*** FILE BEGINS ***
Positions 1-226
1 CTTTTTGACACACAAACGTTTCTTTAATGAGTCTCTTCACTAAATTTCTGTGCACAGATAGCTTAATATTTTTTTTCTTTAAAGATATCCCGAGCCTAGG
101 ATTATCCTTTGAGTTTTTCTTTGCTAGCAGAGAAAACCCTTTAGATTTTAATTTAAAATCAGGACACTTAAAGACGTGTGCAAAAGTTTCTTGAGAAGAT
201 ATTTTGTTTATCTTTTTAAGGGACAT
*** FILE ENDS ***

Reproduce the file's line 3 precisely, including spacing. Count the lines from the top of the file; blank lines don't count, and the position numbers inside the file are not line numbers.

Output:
101 ATTATCCTTTGAGTTTTTCTTTGCTAGCAGAGAAAACCCTTTAGATTTTAATTTAAAATCAGGACACTTAAAGACGTGTGCAAAAGTTTCTTGAGAAGAT